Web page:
A great rabbi once compared the start of a new year to a child being given a blank piece of white paper. As he explained… the possibilities are endless. The child could create anything…anything at all. It was just up to the child’s imagination.
The same is true for all of us. Each Rosh Hashanah, we are provided an opportunity to not only look back on the year that was, but imagine what the next year could bring. Or, more specifically, how will we be in the year to come? Will we continue as we are, or will we try to be just a little bit better… give a little bit more time and care to the world around us? Only we have the power to make these decisions. While it may seem daunting, it doesn’t have to be. In fact, our tradition provides us a roadmap… THE ultimate guide, the Torah, to help us on this journey.
For some of us, this might feel very overwhelming, because, after all… it’s THE TORAH! Filled with our history, teachings, as well as things we are commanded to do (or not do), the language and the messages of the Torah can be hard to follow or even feel not applicable to life today.
If this is the case, or even if it is not, rather than turn away from it because it may seem unwieldy or too hard, remember the ancient proverb that says that the only successful way to eat an elephant is to take small bites. Plus, I want to share an incredible resource that was shared with me in one of my classes when I was an undergrad at Cal State Northridge.
As a Religious Studies major, I took many different religion classes, including a class on Taoism. And it was in this class that I was introduced to what has since become my all-time favorite book. No… it was not Lao Tzu’s Tao Te Ching or even The Tao of Pooh (which, for the record, was not part of the curriculum.) It actually was a little book written by Noah benShea entitled Jacob the Baker.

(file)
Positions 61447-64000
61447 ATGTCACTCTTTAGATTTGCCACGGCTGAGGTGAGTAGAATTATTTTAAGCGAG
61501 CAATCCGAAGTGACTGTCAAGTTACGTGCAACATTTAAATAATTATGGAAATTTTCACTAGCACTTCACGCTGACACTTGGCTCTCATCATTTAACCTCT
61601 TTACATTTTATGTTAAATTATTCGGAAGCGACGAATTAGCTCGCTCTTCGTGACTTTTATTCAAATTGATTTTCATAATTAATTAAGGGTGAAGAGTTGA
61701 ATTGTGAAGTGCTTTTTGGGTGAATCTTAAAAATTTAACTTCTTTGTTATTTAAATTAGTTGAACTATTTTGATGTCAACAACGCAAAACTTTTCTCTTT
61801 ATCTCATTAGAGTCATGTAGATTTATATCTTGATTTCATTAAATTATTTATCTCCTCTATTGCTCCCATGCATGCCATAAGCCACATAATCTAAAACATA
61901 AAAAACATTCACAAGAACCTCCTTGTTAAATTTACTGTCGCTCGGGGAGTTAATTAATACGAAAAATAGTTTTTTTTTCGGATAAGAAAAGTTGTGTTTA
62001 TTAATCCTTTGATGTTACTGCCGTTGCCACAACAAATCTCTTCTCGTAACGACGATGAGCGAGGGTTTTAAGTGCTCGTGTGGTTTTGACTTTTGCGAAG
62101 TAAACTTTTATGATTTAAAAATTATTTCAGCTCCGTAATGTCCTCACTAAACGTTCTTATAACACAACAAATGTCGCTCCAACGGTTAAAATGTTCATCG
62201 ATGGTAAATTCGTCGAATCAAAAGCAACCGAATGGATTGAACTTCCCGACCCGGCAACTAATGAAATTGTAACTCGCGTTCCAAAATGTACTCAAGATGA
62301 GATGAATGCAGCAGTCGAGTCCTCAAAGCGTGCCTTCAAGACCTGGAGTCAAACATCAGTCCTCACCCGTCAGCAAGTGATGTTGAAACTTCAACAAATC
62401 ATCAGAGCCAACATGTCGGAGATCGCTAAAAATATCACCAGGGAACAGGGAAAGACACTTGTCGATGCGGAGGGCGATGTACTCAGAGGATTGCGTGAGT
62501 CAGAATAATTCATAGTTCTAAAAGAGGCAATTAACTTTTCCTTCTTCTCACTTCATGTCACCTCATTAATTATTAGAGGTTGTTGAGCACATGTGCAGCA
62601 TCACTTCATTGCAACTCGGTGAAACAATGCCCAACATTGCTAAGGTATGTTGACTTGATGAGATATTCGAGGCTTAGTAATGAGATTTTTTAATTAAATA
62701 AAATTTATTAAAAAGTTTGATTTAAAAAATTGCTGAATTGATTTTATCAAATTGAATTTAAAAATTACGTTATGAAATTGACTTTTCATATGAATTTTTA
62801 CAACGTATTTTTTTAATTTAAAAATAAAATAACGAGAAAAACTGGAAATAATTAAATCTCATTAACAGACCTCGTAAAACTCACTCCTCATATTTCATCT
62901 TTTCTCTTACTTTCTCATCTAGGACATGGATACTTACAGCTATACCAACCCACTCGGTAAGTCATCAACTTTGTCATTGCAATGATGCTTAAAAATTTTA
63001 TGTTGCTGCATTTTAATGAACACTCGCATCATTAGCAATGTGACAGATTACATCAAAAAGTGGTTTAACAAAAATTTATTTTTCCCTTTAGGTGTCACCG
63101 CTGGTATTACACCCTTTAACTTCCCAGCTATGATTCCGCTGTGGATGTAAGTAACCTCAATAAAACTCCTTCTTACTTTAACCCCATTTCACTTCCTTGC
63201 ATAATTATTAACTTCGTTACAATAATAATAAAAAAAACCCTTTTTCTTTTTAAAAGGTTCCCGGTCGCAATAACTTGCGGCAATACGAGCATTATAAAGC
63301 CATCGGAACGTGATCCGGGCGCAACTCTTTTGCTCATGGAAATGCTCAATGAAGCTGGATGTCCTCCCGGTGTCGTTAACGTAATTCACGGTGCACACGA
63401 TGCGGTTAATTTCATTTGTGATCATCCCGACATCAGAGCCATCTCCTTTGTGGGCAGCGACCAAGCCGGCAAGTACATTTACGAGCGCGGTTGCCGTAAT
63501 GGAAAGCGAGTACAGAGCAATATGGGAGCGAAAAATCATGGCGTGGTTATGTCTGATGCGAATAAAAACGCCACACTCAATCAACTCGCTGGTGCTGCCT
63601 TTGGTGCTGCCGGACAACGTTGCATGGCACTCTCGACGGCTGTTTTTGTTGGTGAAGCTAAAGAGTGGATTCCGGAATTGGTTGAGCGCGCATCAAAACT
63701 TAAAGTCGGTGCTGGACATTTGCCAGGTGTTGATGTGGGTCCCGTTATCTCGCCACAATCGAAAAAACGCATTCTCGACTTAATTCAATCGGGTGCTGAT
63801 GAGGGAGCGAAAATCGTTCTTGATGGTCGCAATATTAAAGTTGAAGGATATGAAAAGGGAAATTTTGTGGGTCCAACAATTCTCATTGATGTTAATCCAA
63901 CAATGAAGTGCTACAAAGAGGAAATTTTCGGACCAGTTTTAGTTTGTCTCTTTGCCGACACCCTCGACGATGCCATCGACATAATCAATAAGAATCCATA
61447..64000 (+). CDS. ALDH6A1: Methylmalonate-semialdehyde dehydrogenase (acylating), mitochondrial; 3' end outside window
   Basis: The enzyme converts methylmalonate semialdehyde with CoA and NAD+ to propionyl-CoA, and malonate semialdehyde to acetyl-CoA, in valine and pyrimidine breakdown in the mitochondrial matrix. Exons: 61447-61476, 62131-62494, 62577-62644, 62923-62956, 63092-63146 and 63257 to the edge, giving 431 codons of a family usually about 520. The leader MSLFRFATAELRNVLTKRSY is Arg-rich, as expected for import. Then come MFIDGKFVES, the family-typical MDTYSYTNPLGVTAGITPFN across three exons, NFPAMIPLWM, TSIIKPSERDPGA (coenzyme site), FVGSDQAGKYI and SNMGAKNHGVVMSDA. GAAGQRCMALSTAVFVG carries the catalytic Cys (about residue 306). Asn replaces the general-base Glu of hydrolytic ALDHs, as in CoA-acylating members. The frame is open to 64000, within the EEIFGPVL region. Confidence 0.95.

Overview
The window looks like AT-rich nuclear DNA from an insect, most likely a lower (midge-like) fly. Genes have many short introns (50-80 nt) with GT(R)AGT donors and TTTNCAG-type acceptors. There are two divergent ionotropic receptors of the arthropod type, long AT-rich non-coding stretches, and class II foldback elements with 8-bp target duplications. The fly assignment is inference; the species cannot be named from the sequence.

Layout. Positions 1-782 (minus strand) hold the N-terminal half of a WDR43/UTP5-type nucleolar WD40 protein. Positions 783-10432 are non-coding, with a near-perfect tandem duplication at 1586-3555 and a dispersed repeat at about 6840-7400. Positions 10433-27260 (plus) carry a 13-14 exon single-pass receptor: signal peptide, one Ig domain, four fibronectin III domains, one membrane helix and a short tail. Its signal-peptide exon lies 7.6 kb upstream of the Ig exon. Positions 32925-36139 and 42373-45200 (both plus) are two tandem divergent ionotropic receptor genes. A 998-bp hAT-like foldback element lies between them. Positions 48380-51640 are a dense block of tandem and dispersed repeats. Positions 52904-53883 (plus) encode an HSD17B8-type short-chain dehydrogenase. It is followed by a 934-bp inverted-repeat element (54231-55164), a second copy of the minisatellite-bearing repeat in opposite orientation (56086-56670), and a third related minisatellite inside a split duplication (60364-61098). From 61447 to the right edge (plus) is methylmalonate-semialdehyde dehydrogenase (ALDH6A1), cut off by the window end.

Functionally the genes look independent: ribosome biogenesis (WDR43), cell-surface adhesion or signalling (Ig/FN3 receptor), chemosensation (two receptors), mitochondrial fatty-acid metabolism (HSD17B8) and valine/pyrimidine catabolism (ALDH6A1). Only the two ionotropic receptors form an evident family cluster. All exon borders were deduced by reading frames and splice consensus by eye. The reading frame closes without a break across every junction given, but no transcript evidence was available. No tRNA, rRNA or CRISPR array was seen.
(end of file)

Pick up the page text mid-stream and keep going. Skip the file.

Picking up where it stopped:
The book follows the story of Jacob, an unknown baker, who gets up each morning before dawn to light the ovens of the bakery he works in. While he waits for the first dough to begin rising, he writes notes to himself of thoughts and observations on little scraps of paper. One of these notes falls into a loaf of bread and leads to the entire town seeking out his wisdom and advice on life. Within these pages are a collection of parables and brief stories that, if contemplated, thought about, and considered, can provide the reader with insight and perspective to help them live life in a similar path laid out in the Torah.
My suggestion is that each of us finds a way in the coming year to do what we can to learn from this past year and decide how we want to be in the year to come. Remember…our year ahead is a blank canvas and we get a chance to fill it with the images and experiences we want. Make it a great one so that when you look back at this time next year you can feel proud of the “picture” you created.
L’shana Tovah Um’tukah! (May you have a sweet and good new year!) Here’s to 5782 being a year filled with only sweetness, happiness, and good health for all of us.
Jason Moss is executive director of the Jewish Federation of the greater San Gabriel and Pomona Valleys.